Key-Value Store Acceleration with OpenPOWER



  • To show-case a broadly relevant data center application on FPGAs and OpenPOWER and the benefits it can bring
  • To demonstrate the advantages that OpenPOWER’s shared virtual memory concept offers
  • To entice partner companies to develop infrastructure and more sophisticated designs on top of our FPGA-based accelerator card


Distributed key-value stores such as memcached form a critical middleware application within today’s web infrastructure. However, typical x86-based systems yield limited performance scalability and high power consumption as their architecture with its optimization for single thread performance is not well-matched towards the memory-intensive and parallel nature of this application. In this talk, we present the architecture of an accelerated key-value store appliance that leverages a novel data-flow implementation of memcached on a Field Programmable Gate Array (FPGA) to achieve up to 36x in performance/power at response times in the microsecond range, as well as the coherent integration of memory through IBM’s OpenPOWER architecture, utilizing host memory and CAPI-attached flash as value store. This allows for economic scaling of value store density to terabytes while providing an open platform that can be augmented with additional functionality such as data analytics that can be easily partitioned between Power8 processor and FPGA.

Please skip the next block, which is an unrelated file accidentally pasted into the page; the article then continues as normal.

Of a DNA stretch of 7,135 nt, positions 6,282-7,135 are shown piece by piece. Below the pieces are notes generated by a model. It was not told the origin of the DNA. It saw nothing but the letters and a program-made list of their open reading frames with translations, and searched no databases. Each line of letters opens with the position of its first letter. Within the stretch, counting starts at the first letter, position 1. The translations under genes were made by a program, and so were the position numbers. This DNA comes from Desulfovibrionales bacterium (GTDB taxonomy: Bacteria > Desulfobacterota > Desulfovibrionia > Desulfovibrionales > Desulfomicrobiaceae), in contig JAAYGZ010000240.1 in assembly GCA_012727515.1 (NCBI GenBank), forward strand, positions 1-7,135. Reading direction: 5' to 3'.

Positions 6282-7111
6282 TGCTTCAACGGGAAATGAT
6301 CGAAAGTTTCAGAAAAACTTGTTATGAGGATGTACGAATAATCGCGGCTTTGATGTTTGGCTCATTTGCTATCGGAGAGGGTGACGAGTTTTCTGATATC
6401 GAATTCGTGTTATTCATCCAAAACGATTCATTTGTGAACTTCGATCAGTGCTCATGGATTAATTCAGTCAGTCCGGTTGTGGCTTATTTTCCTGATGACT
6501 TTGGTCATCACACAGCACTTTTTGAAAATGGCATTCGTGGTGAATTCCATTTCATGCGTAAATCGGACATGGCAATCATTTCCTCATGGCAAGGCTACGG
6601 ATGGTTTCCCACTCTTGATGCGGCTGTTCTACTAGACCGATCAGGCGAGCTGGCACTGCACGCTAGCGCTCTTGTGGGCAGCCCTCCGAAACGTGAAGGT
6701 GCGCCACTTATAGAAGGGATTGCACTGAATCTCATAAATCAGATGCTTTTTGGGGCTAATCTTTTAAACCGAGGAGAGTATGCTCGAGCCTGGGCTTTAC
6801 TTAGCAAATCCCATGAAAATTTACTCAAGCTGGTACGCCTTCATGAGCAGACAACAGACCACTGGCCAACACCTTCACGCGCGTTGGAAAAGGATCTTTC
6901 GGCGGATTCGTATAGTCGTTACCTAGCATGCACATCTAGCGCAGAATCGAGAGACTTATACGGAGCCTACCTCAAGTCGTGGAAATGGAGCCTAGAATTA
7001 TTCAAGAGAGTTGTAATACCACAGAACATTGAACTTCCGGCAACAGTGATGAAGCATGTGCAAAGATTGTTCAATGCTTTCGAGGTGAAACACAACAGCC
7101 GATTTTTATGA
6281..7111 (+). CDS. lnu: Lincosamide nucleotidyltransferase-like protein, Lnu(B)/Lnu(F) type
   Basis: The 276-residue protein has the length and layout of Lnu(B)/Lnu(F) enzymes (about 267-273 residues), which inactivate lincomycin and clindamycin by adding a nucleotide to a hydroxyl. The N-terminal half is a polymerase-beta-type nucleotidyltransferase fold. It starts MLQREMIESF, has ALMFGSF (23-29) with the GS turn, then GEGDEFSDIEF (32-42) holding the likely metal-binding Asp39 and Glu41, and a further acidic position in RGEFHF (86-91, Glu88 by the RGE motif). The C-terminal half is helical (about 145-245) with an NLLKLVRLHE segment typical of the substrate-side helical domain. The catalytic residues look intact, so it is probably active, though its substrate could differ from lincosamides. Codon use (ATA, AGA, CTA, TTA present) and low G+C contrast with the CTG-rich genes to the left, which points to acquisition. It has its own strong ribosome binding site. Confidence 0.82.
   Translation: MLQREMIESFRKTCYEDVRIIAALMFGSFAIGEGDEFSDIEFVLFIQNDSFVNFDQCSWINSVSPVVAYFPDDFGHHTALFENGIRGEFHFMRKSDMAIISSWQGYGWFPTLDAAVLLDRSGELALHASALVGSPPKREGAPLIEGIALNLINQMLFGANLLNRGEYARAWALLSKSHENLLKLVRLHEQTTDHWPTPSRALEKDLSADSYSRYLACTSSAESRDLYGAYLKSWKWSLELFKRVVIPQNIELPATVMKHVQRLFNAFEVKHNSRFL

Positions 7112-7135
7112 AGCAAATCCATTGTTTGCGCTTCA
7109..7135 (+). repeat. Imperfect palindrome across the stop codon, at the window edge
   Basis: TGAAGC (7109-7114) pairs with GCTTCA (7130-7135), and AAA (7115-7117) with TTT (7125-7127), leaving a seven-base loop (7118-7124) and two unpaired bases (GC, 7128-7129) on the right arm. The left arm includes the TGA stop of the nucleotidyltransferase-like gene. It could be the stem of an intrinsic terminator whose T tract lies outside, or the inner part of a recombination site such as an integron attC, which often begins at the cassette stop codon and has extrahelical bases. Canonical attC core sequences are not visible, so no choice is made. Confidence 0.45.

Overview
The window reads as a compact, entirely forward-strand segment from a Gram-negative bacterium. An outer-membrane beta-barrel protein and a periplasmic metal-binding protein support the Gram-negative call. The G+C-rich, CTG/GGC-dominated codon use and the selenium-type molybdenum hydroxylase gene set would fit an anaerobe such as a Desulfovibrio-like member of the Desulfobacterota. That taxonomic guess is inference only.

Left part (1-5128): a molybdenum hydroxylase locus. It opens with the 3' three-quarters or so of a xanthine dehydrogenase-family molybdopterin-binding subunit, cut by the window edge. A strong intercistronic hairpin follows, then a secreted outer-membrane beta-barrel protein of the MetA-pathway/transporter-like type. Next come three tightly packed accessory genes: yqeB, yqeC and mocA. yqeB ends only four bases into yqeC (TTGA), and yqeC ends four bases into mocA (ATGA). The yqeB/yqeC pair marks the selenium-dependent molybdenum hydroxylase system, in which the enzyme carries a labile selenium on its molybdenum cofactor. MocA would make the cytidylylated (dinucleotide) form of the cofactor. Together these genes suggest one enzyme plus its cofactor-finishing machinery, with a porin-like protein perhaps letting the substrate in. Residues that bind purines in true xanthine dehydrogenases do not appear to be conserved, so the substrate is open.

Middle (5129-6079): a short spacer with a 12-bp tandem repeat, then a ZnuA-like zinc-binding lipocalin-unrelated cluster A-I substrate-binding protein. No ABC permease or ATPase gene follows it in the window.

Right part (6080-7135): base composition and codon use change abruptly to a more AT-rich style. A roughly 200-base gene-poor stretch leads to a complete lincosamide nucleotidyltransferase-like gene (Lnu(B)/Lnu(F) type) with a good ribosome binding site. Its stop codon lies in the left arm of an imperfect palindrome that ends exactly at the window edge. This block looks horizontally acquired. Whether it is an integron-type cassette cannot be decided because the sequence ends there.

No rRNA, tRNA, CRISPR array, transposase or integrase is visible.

Michaela Blott graduated from the University of Kaiserslautern in Germany. She worked in both research institutions (ETH and Bell Labs) as well as development organizations and was deeply involved in large scale international collaborations such as NetFPGA-10G. Her expertise spreads high-speed networking, emerging memory technologies, data centers and distributed computing systems with a focus on FPGA-based implementations. Today, she works as a principal engineer at the Xilinx labs in Dublin heading a team of international researchers. Her key responsibility is exploring applications, system architectures and new design flows for FPGAs in data centers.


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